Is Facebook going “out with the old?” I realize as I write this, I have my Twitter page open at all times now, when that used to be true for Facebook. I no longer feel the need to check Facebook 50 times a day anymore (it’s more like 48 times now, so I’d say that’s a pretty significant decrease). The use of my iPhone has also added Instagram and Pinterest accounts to my life, but I didn’t really notice this subtle change in my social media habits until a friend let me know that Facebook’s stock has dropped significantly and also that “more of [her] friends are deleting their accounts.” This phenomenon is due to any number of reasons, including getting hacked, the desire to avoid unnecessary drama caused by certain interactions, and even a desire to spend less time on social media sites. Those who are interested in spending less time on social media chose to quit Facebook rather than other sites because it is the platform on which they seem to waste the most time.
I don’t know when a retweet, favorite or Instagram “like” began providing a bigger feeling of accomplishment than a Facebook “like” or comment, but I would rather post my photos to either of these sites and update my Twitter statuses than my Facebook statuses on a regular basis. The way I see it, status updates are what Twitter was made for, so when you create one, you know what you’re signing up for and what to expect from the people you follow. The lack of specificity with Facebook often allows for the overuse of its features to the point where I will see uploaded photos of sonograms. I don’t know about my fellow Facebookers, but I certainly did not expect to see things like that pop up when I log in to post a funny video to a friend’s Timeline. Even as I look at my page now, I see people linking their Pinterest and Twitter updates to Facebook rather than directly posting content.
This demonstrates the use of Facebook as secondary method of promoting yourself, rather than the go-to outlet.
The Twitter vs. Facebook debate is an obvious point of interest in investigating the falling popularity of Facebook. Users of both outlets have weighed in on this, and the resulting consensus of this dispute is the same as the age old Ben Affleck vs. Matt Damon one—there will never be one right answer, and and the two don’t mind working together. Matt and Ben share an Oscar, and Facebook and Twitter each has an account on the other’s site.
Other social media platforms such as Instagram, Pinterest and numerous blogging sites are also growing in popularity and have singular focuses just like Twitter. The idea that you can post your status to your Twitter, your photos to your Instagram, your plans to Pinterest, and your rants to Tumblr has been embraced by many. Facebook doesn’t have just one purpose, and without the unwritten, simple guidelines of the other platforms, people don’t quite know anymore just what qualifies as “Facebook appropriate.”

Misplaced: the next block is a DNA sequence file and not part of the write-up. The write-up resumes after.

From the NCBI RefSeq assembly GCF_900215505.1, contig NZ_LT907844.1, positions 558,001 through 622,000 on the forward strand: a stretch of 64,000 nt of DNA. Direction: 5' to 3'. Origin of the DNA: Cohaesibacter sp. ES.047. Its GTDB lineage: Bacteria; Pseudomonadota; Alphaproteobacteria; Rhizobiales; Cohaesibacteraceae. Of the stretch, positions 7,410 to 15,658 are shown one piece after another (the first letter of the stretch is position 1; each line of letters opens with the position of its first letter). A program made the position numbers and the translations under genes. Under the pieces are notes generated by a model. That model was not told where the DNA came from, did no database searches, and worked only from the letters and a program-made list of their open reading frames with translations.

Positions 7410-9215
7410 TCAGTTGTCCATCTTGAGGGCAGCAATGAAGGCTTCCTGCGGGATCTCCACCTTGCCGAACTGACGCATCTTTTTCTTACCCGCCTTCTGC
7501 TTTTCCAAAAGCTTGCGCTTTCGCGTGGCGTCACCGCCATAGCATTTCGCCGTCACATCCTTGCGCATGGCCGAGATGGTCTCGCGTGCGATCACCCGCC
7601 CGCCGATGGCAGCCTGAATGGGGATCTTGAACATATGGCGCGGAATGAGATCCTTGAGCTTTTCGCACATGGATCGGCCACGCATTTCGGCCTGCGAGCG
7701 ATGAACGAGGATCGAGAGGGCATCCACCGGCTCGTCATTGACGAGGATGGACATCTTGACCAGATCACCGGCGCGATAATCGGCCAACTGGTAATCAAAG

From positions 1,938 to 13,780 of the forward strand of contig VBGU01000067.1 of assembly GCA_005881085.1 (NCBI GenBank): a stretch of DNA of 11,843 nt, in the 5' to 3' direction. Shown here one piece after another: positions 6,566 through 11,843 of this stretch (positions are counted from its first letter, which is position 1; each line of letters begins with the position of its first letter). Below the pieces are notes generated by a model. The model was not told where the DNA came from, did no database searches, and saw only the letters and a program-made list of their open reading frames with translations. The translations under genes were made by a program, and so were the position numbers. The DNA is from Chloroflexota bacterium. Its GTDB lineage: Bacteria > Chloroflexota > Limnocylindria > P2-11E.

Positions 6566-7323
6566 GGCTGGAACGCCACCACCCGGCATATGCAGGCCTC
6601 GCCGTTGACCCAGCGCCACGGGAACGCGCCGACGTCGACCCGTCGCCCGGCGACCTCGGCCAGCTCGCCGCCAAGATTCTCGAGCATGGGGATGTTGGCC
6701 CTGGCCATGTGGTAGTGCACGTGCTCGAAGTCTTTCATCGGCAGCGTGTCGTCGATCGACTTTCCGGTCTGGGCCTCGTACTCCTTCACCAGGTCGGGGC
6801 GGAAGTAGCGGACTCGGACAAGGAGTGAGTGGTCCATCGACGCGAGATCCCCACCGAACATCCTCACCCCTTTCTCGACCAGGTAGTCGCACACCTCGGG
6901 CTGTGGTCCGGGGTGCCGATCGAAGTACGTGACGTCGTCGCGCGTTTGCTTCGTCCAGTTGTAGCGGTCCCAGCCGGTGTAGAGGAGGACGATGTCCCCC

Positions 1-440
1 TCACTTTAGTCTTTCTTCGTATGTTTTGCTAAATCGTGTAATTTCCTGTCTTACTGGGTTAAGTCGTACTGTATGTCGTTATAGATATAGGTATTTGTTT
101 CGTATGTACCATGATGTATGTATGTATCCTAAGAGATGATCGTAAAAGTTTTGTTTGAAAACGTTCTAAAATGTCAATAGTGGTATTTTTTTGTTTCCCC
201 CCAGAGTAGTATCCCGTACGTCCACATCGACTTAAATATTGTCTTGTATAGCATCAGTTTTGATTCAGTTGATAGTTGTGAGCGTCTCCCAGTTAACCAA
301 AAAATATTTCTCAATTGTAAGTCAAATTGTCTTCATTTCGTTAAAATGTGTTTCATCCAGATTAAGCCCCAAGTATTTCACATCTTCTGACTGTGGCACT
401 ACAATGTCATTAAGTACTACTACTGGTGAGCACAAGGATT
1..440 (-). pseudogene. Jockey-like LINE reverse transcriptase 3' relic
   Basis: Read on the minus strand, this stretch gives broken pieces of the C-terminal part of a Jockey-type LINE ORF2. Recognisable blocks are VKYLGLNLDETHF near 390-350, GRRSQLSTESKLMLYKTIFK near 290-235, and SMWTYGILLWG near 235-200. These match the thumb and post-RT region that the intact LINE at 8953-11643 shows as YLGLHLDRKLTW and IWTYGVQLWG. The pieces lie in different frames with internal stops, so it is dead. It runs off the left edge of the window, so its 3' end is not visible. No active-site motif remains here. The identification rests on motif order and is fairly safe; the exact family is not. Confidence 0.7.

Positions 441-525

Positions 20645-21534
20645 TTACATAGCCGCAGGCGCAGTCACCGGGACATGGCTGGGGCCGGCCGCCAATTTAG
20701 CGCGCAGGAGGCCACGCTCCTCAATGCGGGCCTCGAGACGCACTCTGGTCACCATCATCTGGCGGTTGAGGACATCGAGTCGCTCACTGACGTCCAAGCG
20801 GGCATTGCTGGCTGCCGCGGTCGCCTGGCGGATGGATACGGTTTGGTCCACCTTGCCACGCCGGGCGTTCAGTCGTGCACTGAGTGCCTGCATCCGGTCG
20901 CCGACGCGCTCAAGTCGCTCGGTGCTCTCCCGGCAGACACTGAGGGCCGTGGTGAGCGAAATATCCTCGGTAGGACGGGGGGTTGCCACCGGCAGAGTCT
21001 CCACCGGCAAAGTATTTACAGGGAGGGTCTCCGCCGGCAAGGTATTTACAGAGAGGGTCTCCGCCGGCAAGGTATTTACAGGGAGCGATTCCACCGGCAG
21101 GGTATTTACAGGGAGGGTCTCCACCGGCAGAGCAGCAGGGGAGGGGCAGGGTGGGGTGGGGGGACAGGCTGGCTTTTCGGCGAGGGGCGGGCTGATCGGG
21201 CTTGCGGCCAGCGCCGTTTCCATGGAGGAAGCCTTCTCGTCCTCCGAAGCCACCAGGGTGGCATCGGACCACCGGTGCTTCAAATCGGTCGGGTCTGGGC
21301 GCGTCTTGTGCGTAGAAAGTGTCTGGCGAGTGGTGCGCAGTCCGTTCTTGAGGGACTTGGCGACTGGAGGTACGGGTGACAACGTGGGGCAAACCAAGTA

As completely reliable as stating “my friend” as a source of the drop in Facebook stock is, I decided I needed to find actual evidence of these shortcomings. Sure enough, CBS posted a report on their site last Tuesday with a lot of stock market jargon that I would need my equity-to-teenager translator to understand. But one thing that I was able to take from this article is that the stock has fallen 43 percent since its initial public offering. This information, combined with an article in the Los Angeles Times indicating that Facebook shares fell 8.1 percent a few weeks ago, support the news that Facebook is on the decline.
Facebook is still the number one social network with hundreds of millions of users worldwide, but with the recent loss of nearly 2 million users, there is no doubt that it as not as strong an influence as it used to be. Users have abandoned their accounts for other platforms, or just don’t feel the need to constantly interact with their 1,500 “friends,” the majority of whom they barely speak to in real life. This has become somewhat upsetting, as Facebook has been home to so many trends over the years, including games, photo sharing, bumper stickers and—who could forget—poking. I’m obviously not saying that this is the end of Facebook. With its purchase of Instagram and the recent addition of Timeline to provide access to a complete history of activity, Facebook works to remain current with constant updates and adjustments to the site. So, no worries, Facebook won’t die off like Pokémon cards and Ferbies, but the present social networking competition is definitely a significant blow to its status at the top.
And now, on a happier note, I will leave you with an example of one particular use for Facebook that I can’t see ever going out: posting cute videos of cats on people’s walls.
— Arielle Lewen